Paris Tech Arbitration – Tech Disputes Café

By Signature Litigation
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Signature Litigation

Last week, Paris Tech Arbitration, a think tank co-founded by Partner Flore Poloni, organised its first Tech Disputes Café, the new meeting place for dialogue between the arbitration community and tech experts.

Our first guest was Jonathan Williams from Calame – The Legal Ops Company, which supports companies and legal departments in their digital transformation. Participants discussed the interactivity between tech and arbitration – the links to be forged and the preconceived ideas to be deconstructed.A range of topics were addressed, to which Jonathan was able to bring his perspective, based on his experience and interactions with industry experts:

  • What are the aspects of arbitration that could appeal to tech players and overcome their reluctance towards this procedure? Jonathan and the panelists noted that “tech” actually covers an almost infinite multitude of types of structures. Highly innovative companies (metaverse, crypto and web3) are quickly evolving, which testifies to the adequacy of arbitration and its speed in handling disputes compared to litigation. Tech companies will also see arbitration, with its ability to adapt court expertise, as a more compatible solution to high-tech disputes.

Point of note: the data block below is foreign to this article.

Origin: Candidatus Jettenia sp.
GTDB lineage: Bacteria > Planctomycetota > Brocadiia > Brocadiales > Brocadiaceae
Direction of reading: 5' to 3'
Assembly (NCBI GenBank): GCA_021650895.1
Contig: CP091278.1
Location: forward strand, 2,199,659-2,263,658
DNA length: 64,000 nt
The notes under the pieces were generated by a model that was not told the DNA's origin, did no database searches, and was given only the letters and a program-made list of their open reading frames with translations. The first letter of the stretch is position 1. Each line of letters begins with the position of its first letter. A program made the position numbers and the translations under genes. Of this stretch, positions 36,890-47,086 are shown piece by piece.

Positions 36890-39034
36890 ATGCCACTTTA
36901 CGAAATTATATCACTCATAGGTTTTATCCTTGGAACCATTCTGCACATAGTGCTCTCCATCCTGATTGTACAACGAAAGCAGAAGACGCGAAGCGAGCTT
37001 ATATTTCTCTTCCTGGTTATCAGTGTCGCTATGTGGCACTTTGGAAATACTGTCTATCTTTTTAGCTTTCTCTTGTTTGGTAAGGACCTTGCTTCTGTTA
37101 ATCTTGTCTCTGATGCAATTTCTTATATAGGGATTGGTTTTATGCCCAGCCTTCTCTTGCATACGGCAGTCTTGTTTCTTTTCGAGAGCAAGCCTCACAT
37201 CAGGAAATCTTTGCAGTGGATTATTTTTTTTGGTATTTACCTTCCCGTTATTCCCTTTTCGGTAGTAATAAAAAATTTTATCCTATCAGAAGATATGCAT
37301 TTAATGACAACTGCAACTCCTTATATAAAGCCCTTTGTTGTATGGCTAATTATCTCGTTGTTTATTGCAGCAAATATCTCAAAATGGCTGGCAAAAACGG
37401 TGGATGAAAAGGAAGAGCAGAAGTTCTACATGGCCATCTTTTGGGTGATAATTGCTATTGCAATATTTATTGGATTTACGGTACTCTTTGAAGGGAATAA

• How can an arbitration practitioner specialise in a field that is constantly evolving and where skill obsolescence is almost instantaneous? Rather than being in a race to constantly update, for example to constantly update a list of arbitrators who would be most up to date with the latest technological developments in each specific sector, Jonathan spoke of the importance for arbitration professionals wishing to deal with these types of disputes to cultivate a sectoral culture – to understand the management of these structures and to be able to never lose sight of the market and trade aspect of the field.
  • Will we need to move away from the traditional arbitration structure to consider a procedure more in tune with the field, along the lines of decentralised dispute resolution? Jonathan and the panelists acknowledged that the concept of earning “tokens” to administer justice is an interesting and potentially useful model in an increasingly decentralised economy. They spoke of a future where the civil community contributes to the administration of justice, which is ultimately where arbitration originated.

To stay informed and participate in the next #TechDisputesCafé, please join us on LinkedIn: Paris Tech Arbitration. Please note that all of the events are held in French.

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